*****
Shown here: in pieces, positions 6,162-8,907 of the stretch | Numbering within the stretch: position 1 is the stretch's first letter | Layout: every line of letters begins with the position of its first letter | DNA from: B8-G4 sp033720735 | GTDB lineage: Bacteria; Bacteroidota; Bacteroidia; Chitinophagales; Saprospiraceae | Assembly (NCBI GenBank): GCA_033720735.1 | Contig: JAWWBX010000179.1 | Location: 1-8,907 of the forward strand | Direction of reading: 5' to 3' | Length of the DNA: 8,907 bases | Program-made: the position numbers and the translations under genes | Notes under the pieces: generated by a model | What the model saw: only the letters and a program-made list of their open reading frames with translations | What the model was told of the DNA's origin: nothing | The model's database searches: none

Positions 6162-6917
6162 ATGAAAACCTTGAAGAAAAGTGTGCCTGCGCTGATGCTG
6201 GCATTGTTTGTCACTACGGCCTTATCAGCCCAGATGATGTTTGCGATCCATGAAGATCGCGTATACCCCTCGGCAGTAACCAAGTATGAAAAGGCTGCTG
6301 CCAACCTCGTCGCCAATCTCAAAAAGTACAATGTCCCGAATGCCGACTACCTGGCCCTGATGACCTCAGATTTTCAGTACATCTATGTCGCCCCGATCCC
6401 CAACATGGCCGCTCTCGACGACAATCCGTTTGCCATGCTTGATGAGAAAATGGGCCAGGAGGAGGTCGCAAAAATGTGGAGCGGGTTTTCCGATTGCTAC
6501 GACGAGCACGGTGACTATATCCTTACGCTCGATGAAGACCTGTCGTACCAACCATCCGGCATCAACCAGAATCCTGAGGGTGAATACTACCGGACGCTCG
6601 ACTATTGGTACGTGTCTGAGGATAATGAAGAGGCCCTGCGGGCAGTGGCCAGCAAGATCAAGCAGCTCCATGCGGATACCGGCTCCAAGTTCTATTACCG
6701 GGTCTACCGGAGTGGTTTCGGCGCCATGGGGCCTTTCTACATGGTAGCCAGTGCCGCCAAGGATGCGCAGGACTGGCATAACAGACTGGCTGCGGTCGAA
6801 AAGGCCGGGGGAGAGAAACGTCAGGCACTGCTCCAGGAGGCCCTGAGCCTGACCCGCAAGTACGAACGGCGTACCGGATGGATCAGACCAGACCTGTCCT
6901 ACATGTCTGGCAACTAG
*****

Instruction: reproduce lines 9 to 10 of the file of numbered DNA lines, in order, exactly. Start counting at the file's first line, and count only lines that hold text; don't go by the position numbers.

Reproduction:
6701 GGTCTACCGGAGTGGTTTCGGCGCCATGGGGCCTTTCTACATGGTAGCCAGTGCCGCCAAGGATGCGCAGGACTGGCATAACAGACTGGCTGCGGTCGAA
6801 AAGGCCGGGGGAGAGAAACGTCAGGCACTGCTCCAGGAGGCCCTGAGCCTGACCCGCAAGTACGAACGGCGTACCGGATGGATCAGACCAGACCTGTCCT